Work in Sports
DALLAS (Ticker) -- There's a rapidly developing theme in the Stanley Cup Finals -- bouncing back.
Jason Arnott, Petr Sykora and Patrik Elias again proved elusive for the New Jersey Devils, who regained home-ice advantage with a 2-1 victory over the Dallas Stars in Game Three.
Arnott scored late in the first period and set up Sykora's game-winner on the power play in the second as New Jersey's top line helped produce its second win of the series. The effort came four nights after Arnott, Sykora and Elias combined for 11 points but two nights after coach Larry Robinson nearly broke up the unit during a poor effort in Game Two.
"Unbelievable," Robinson said. "I told Patrik Elias after the game I was very proud of both of them. I talked to them before, and I think nobody feels worse than they do that they didn't come out and have a good game in Game Two. But it shows the true professionals they are when they come out tonight and just play a heckuva game."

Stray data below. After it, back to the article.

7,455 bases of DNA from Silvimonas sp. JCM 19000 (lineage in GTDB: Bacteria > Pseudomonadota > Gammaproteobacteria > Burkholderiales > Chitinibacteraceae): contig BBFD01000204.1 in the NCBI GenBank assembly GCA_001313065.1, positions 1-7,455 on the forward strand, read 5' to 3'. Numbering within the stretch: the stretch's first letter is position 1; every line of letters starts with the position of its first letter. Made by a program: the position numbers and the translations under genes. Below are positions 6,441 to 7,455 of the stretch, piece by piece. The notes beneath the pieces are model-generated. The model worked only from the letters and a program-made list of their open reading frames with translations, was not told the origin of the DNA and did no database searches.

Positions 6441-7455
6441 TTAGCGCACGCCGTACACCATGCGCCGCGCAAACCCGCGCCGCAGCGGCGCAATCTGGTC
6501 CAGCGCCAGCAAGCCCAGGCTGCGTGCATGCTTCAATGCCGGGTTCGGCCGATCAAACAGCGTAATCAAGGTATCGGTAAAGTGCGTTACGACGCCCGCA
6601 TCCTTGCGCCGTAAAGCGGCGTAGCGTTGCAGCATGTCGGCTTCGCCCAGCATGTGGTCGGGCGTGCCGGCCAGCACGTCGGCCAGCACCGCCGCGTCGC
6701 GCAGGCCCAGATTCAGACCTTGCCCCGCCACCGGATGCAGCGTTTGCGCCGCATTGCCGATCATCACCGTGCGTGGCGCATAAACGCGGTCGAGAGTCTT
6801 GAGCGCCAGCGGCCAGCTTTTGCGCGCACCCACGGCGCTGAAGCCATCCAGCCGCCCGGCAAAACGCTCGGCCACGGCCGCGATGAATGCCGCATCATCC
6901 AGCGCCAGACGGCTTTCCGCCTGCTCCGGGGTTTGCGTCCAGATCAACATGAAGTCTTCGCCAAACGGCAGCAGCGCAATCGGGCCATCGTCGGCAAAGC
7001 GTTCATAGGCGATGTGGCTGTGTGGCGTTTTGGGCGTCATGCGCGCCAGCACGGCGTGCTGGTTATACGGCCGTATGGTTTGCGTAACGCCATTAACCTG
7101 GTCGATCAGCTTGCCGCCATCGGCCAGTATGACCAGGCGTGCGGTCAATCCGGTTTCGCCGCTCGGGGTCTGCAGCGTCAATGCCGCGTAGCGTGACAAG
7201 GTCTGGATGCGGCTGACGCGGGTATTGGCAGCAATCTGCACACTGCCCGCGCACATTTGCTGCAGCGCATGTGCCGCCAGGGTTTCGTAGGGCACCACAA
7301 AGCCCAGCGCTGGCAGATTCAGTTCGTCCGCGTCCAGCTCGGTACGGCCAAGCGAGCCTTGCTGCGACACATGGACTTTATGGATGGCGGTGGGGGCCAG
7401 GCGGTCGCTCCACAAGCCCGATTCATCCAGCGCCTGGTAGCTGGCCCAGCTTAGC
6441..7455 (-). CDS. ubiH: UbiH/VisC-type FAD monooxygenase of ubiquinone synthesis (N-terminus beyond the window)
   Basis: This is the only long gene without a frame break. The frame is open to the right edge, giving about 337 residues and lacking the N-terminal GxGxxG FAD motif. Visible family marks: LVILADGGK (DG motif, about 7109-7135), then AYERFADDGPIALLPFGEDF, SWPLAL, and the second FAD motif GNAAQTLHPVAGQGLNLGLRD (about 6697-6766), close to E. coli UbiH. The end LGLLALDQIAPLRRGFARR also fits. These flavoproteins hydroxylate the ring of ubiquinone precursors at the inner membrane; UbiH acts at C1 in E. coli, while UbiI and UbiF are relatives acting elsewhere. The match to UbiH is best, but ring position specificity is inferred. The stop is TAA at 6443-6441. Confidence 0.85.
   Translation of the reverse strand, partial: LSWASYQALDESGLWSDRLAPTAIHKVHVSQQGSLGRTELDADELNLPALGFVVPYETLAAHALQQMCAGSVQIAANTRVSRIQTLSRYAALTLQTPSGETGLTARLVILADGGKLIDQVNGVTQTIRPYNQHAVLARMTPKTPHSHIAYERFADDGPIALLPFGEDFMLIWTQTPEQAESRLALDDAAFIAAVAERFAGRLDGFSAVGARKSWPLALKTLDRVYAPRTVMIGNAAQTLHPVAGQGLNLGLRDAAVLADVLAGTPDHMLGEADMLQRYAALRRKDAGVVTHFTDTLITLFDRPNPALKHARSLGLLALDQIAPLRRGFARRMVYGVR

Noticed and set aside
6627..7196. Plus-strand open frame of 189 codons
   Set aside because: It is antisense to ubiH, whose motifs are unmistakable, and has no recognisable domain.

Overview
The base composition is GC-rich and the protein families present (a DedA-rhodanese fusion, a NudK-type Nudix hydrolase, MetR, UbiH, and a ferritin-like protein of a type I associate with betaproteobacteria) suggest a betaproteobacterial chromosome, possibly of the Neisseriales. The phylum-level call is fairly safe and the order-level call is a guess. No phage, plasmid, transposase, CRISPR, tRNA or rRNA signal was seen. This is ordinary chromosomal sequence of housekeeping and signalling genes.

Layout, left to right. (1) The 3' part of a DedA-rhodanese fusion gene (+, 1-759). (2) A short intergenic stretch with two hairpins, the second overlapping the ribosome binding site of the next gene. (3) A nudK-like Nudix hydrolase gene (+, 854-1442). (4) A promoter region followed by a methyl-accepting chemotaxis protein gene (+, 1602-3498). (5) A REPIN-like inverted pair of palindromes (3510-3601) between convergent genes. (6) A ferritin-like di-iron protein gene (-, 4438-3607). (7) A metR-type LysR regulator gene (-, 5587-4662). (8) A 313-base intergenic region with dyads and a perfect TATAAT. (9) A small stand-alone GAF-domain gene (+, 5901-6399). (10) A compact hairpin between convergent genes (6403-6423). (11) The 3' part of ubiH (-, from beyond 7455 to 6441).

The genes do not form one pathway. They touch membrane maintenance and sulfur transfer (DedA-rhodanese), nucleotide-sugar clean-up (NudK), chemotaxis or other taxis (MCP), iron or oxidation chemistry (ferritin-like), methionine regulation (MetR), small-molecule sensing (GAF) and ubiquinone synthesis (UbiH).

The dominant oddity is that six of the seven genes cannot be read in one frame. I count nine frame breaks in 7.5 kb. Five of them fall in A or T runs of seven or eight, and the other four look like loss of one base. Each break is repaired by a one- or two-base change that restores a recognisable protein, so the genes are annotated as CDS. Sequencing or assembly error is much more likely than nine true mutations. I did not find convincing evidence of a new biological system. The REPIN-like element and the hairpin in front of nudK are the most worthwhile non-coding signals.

"I thought that we can't afford our line to be playing the way we did in the second game to be winning in the playoffs," Sykora added. "I thought that we played a little better tonight. We tried to keep it simple. We didn't try to beat defensemen at their blue line. We didn't turn the puck over. This is the way we want to play."
Rookie defenseman Brian Rafalski set up both goals and Martin Brodeur made 22 saves for the Devils, who handed the defending Stanley Cup champions only their second loss in 11 home playoff games this year while improving to 8-2 on the road.